Salt Lake stadium goes Cup class

Grass imported from the US, two new full-sized practice grounds with floodlights, rooms for referees and ball boys, new gates, wider roads, even a helipad — Salt Lake stadium is in the middle of a Rs 52-crore makeover for the FIFA Under-17 World Cup that it will co-host with five other venues next year. India’s largest amphitheatre of sport aims to be ready for its biggest event at least 11 months before the September 2017 kick-off. “Construction will be completed by October, after which FIFA representatives are scheduled to carry out an inspection. That will leave us with enough time to incorporate any changes that they suggest,” sports, public works and youth services minister Aroop Biswas said after a review meeting. Metro steps into the stadium to find several new features and a few striking improvements since it was closed for renovation last January

  • Published 10.09.16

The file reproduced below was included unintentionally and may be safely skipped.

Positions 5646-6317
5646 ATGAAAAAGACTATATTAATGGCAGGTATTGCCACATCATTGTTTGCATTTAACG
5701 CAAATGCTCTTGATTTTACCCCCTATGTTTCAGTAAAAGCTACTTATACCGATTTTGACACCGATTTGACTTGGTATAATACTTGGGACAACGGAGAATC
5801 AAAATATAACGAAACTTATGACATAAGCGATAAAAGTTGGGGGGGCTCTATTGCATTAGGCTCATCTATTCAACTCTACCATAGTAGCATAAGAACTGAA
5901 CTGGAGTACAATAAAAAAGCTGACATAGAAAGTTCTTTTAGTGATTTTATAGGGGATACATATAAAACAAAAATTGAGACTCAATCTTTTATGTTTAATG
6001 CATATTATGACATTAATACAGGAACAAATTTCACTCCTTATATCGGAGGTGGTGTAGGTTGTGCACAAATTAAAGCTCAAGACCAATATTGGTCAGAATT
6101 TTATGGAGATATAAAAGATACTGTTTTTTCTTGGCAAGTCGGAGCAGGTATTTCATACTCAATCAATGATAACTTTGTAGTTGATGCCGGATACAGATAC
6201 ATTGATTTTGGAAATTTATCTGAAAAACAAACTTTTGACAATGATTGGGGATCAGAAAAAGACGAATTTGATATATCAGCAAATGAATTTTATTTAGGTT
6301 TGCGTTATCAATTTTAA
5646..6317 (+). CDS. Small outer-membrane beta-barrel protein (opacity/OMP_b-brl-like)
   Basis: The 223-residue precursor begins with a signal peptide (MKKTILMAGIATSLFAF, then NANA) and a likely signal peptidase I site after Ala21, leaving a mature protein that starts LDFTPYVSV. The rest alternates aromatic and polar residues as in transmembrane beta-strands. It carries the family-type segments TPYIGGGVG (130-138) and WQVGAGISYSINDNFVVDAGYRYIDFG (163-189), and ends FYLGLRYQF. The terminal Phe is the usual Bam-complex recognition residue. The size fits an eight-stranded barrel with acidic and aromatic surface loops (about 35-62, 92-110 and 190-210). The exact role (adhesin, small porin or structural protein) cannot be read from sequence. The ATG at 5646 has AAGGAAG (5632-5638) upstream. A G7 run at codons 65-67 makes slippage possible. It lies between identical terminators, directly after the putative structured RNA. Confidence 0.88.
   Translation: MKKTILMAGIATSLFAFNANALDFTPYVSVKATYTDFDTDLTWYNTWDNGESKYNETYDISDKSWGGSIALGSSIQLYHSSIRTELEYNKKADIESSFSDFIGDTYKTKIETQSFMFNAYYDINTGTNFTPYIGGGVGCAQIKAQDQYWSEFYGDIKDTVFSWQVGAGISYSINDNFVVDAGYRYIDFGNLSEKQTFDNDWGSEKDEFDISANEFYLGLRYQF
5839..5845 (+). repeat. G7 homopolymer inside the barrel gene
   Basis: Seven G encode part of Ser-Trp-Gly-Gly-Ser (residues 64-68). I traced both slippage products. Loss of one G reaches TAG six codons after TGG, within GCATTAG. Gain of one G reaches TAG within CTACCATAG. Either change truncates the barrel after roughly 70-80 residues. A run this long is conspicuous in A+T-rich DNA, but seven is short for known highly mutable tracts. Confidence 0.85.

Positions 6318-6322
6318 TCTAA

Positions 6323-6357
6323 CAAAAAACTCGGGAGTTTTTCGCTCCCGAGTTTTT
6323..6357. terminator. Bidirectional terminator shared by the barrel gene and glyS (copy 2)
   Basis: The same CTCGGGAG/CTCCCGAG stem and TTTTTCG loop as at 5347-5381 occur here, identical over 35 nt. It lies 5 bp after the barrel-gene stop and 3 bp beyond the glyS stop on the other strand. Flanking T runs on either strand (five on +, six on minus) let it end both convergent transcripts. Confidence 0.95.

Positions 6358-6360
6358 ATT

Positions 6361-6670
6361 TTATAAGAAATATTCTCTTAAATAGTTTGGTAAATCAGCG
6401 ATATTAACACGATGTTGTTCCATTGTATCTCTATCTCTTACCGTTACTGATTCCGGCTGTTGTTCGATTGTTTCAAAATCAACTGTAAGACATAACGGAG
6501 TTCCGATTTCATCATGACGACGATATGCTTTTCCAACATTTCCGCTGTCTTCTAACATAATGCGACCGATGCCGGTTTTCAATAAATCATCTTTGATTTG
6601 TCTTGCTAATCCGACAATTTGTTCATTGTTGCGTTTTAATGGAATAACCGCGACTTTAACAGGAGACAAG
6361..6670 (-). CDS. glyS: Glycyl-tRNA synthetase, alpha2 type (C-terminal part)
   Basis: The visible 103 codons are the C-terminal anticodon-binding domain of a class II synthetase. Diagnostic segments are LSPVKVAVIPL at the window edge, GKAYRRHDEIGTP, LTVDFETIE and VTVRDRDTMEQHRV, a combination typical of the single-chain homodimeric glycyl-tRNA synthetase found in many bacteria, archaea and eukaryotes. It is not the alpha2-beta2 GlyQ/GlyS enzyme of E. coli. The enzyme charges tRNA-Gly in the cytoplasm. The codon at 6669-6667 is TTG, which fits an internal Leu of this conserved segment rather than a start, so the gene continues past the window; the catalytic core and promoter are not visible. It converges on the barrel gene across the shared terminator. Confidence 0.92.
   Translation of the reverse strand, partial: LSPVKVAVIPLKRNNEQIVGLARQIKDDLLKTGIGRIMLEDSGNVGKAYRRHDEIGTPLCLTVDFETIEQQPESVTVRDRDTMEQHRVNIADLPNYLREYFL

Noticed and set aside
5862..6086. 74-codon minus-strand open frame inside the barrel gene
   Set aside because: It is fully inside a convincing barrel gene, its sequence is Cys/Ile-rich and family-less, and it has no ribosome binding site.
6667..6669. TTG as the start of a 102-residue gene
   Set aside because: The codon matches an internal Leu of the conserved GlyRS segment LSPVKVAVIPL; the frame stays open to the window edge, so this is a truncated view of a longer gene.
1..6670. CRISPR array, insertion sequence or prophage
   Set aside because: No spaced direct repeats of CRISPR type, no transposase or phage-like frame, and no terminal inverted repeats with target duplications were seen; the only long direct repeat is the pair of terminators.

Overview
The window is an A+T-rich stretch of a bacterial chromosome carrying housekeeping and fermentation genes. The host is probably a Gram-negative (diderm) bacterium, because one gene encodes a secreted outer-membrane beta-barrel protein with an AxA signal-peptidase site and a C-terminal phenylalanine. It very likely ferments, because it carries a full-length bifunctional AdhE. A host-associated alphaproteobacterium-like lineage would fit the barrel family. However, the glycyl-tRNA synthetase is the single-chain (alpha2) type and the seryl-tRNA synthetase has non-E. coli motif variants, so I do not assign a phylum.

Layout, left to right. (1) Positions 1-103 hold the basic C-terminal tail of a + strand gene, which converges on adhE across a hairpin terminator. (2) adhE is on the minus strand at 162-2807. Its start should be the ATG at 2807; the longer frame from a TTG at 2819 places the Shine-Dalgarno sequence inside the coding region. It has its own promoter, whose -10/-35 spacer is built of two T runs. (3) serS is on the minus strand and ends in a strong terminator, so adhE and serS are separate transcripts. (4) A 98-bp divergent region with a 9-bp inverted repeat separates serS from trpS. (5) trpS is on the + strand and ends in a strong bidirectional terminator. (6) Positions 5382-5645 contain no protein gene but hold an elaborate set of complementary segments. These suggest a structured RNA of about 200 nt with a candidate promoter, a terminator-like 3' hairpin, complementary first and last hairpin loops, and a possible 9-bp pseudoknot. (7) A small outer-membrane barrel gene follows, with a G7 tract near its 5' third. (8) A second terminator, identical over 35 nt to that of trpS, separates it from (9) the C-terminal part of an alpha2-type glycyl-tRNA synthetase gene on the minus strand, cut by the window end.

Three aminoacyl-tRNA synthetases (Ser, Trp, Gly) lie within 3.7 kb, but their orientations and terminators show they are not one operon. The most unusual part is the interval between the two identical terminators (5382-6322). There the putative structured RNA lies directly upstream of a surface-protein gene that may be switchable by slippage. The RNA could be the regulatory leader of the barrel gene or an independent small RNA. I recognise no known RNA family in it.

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Grass imported from the US, two new full-sized practice grounds with floodlights, rooms for referees and ball boys, new gates, wider roads, even a helipad — Salt Lake stadium is in the middle of a Rs 52-crore makeover for the FIFA Under-17 World Cup that it will co-host with five other venues next year. India’s largest amphitheatre of sport aims to be ready for its biggest event at least 11 months before the September 2017 kick-off. “Construction will be completed by October, after which FIFA representatives are scheduled to carry out an inspection. That will leave us with enough time to incorporate any changes that they suggest,” sports, public works and youth services minister Aroop Biswas said after a review meeting. Metro steps into the stadium to find several new features and a few striking improvements since it was closed for renovation last January.

Lush pitch: 

The stadium has complied with FIFA’s directive to replace the four-year-old AstroTurf with a carpet of natural grass.